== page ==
(g) Good cause.—A franchisee may terminate a franchise agreement for good cause shown, without any further liability to the franchisor. Good cause shall include changes to the franchise system or the competitive circumstances of the franchise business, which would cause substantial negative impact or substantial financial hardship to the franchisee in the operation of its franchise.
(a) In general.—Upon termination of a franchise for whatever cause or reason, except voluntary relinquishment or abandonment of the franchise by the franchisee or the expiration of the franchise agreement where the franchisee does not elect to renew, the franchisor shall fairly compensate the franchisee or franchisee’s estate for the fair market value at the time of termination of the franchise, of the franchisee’s inventory, supplies, equipment, and furnishings purchased by the franchisee from the franchisor or its approved sources and the fair market value of the going concern value and good will of the business, if any, exclusive of personalized items which have no value to the franchisor and inventory, supplies, equipment, and furnishings not reasonably required in the conduct of the franchise business; provided, however, that—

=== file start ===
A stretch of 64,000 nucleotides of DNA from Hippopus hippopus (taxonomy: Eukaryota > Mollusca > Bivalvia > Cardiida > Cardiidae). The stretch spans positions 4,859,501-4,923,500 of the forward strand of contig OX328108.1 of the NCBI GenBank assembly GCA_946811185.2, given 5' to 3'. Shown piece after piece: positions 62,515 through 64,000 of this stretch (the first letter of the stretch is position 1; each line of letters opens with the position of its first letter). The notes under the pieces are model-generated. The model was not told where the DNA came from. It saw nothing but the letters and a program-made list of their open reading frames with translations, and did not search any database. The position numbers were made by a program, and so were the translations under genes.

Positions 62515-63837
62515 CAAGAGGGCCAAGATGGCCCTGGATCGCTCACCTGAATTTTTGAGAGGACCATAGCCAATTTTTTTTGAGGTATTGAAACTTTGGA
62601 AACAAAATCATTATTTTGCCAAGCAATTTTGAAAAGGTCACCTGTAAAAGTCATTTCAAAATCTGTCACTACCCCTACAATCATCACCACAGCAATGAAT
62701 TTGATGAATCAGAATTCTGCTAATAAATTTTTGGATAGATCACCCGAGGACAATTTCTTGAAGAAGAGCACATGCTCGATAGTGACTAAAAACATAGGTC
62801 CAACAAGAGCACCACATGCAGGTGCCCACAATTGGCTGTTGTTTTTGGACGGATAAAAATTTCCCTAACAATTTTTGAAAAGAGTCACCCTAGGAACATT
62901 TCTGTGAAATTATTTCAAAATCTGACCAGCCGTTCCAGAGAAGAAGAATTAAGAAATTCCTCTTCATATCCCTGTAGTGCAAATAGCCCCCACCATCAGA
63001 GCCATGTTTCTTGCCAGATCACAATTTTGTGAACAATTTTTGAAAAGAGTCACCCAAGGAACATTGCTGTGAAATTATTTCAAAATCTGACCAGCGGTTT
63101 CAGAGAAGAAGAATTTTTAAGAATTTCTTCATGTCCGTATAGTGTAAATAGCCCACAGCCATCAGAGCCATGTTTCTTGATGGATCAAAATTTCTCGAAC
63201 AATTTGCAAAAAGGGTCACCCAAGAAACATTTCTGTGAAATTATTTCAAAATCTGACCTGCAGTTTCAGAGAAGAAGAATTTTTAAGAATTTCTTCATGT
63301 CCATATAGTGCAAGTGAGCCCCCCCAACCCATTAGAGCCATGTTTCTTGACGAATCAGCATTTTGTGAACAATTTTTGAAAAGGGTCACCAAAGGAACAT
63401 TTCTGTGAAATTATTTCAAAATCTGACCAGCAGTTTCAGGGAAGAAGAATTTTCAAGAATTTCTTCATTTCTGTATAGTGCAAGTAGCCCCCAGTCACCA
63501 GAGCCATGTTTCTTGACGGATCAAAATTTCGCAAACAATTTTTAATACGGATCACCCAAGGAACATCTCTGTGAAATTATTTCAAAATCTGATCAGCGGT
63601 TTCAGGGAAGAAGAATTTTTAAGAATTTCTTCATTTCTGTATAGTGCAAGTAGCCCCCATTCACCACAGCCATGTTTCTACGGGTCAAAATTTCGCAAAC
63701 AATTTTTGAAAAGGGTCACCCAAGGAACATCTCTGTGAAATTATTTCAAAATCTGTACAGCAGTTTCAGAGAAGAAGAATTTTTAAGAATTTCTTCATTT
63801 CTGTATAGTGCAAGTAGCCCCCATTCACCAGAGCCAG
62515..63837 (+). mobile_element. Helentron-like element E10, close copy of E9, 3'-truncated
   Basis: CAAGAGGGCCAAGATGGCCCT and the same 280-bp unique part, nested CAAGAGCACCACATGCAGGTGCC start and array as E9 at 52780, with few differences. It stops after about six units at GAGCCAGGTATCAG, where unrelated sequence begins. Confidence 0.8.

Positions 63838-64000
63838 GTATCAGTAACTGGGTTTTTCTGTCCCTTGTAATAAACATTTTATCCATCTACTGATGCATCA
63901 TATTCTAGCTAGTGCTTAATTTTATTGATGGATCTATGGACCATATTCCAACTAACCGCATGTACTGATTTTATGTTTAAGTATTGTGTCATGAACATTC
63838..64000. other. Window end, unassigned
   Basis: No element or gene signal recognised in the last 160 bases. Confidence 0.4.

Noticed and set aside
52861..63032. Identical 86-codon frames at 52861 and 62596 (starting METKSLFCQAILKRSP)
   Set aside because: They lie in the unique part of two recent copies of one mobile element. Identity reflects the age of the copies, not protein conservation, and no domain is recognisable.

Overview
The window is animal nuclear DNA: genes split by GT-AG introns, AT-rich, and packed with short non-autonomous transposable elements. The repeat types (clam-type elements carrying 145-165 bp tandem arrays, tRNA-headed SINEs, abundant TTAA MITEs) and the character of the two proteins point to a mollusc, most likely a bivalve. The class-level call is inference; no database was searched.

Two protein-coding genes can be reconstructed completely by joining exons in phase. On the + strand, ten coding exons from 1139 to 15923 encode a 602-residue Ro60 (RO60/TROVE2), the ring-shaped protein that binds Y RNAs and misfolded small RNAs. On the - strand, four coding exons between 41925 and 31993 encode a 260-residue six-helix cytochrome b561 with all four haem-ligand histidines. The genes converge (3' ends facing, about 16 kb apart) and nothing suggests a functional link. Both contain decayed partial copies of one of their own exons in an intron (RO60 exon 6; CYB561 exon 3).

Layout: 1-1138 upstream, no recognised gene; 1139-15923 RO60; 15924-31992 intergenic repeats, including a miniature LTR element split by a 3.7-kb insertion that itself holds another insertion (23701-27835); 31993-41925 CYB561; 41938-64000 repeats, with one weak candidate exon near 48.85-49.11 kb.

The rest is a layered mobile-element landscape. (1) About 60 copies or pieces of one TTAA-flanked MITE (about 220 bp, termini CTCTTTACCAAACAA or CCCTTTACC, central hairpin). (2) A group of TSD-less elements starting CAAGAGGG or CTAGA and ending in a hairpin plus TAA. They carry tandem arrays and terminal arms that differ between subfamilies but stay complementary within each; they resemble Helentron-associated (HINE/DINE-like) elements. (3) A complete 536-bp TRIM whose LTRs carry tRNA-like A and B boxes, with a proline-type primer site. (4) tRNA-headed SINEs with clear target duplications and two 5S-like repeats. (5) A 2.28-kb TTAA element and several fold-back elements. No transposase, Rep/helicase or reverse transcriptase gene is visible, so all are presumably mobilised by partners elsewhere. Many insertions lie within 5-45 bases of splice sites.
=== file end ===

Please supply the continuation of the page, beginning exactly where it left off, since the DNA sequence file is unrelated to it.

(1) compensation need not be made to franchisee of going concern value and good will if the franchisor agrees in writing not to enforce a covenant which restrains the franchisee from competing with the franchisor in the same or substantially similar business in the same or substantially similar manner at the same location using the same property except the franchisor’s registered trademark or trade name; and